Lithium trade to transform

By Ma Jingjing Source:Global Times Published: 2017/8/16 17:53:39

Chinese raw materials firms look to Australian and African mines for expansion opportunities


Two employees at a plant in Yichang, Central China's Hubei Province, charge lithium-ion battery. Photo: IC



China is a country with large lithium carbonate reserves, with the figure standing at 17 million tons in 2016. But China still imports a large amount of the material used for lithium-ion batteries in new-energy vehicles, which an expert said is due to inadequacy in lithium exploitation mainly caused by geographical difficulties. Thus, many domestic lithium resource developers like Huayou Cobalt Co and Jiangxi Ganfeng Lithium Co have begun expanding overseas by making full use of lithium resources in Australia and Africa.

In spite of China's large reserves of lithium ore, the country still imports a large sum from Australia, Chile and Argentina at present due to huge demand.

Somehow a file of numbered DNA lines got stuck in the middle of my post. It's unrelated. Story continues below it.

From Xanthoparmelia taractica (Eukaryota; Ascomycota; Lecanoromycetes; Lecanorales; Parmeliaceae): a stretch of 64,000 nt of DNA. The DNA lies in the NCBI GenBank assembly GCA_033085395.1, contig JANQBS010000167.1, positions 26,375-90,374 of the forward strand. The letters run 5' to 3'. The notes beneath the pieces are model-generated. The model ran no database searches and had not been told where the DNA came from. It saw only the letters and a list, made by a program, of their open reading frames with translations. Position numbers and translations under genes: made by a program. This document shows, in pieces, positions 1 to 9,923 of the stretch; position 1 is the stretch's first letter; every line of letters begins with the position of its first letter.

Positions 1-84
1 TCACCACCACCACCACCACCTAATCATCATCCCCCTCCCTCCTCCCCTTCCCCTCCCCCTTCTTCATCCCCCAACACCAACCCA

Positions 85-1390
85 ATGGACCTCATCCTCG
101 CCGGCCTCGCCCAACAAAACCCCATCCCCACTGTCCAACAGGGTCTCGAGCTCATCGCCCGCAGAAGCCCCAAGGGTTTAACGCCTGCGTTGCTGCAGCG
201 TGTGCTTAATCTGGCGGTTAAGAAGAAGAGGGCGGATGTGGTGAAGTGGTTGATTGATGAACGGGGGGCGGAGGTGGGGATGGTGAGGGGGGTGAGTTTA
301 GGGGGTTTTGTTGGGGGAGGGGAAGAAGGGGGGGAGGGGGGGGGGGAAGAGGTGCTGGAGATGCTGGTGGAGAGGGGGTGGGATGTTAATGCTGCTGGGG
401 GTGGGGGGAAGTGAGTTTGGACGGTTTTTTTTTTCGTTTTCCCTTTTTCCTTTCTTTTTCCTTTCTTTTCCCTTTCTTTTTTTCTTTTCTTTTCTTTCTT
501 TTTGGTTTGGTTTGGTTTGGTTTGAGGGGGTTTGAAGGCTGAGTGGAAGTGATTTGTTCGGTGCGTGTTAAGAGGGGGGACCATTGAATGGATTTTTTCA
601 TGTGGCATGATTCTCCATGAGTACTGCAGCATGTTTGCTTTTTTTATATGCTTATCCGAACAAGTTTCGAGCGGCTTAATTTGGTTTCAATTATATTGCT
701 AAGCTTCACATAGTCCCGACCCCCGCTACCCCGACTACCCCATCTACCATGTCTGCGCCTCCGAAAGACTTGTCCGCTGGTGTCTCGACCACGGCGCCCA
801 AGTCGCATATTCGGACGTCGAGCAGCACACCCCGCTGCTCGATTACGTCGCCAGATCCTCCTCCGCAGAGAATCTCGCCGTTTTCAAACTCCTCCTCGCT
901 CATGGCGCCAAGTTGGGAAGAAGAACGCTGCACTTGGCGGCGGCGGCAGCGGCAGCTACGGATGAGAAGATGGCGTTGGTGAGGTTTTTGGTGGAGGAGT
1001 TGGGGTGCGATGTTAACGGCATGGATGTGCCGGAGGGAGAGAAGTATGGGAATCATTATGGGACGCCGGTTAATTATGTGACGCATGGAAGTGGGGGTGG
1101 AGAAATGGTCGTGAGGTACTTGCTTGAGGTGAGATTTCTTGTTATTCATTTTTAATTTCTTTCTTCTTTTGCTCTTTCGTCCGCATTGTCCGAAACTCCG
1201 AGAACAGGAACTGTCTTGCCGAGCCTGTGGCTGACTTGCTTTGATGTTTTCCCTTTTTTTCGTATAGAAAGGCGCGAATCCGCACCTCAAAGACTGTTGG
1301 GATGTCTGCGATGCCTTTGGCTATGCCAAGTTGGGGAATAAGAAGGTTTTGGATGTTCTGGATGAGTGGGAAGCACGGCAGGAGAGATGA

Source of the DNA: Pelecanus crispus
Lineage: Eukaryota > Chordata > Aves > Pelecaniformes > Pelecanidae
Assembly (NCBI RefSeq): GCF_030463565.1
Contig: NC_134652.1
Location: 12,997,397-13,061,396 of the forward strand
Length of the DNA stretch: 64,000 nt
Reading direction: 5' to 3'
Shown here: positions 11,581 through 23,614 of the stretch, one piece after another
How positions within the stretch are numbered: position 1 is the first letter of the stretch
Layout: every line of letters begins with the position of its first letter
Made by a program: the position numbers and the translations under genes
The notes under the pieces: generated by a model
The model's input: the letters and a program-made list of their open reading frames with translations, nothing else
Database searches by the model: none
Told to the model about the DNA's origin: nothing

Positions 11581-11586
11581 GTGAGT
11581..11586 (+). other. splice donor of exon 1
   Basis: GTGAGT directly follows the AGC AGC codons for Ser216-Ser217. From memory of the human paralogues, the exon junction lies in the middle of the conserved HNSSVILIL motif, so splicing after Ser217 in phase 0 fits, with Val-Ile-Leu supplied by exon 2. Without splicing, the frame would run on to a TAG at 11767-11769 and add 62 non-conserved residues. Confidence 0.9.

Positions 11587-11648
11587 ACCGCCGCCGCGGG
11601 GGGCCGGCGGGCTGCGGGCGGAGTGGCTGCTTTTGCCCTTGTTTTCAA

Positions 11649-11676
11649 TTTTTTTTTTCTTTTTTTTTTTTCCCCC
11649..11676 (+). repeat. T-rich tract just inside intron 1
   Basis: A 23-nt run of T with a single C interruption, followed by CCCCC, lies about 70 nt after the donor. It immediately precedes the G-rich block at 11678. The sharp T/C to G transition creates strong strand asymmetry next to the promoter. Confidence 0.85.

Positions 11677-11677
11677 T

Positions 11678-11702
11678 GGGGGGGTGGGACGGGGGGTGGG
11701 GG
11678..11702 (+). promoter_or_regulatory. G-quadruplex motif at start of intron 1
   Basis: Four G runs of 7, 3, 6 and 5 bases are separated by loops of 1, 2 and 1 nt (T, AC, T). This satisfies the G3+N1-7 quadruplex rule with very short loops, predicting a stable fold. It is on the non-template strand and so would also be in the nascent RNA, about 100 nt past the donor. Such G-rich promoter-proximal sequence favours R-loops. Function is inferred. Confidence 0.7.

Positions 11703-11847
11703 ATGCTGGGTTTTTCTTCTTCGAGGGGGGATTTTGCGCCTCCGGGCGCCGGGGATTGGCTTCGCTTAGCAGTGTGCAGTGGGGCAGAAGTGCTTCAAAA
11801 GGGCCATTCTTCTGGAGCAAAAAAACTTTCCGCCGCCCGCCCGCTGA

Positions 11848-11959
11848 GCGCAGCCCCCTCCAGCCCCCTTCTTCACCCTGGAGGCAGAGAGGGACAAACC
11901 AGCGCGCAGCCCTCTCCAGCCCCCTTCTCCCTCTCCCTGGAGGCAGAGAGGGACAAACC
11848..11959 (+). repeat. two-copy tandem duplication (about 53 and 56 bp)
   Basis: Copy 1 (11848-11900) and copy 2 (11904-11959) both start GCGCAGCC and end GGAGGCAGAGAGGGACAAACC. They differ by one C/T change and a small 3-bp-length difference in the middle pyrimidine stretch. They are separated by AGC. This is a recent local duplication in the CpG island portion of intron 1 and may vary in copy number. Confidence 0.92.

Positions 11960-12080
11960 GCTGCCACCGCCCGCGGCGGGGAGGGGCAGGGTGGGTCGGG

The rapid growth of the domestic new-energy vehicle (NEV) market is driving the demand for battery-grade lithium compounds, which is directly boosting the need of lithium ore.

In the first seven months of this year, China produced 272,000 NEVs and sold 251,000, an increase of 26.2 percent and 21.5 percent year-on-year, respectively, data from the China Association of Automobile Manufacturers showed on Friday.

Industry and Information Technology Minister Miao Wei said in January that China's annual production of NEVs will reach 2 million in 2020 and the sales of NEVs will account for at least 20 percent of China's total car sales in 2025.

China consumes a large quantity of lithium carbonate for lithium-ion batteries, with almost half of the global output used by the country, Zhang Jiangfeng, secretary-general of the Lithium Industry Branch of China Nonferrous Metals Industry Association, told the Global Times on Monday.

Imports of lithium carbonate soared by 59.44 percent year-on-year to reach 15,261 tons in the first half of this year, with this figure including a great increase in imports from Chile and Argentina, according to data published in early August by Changjiang Securities.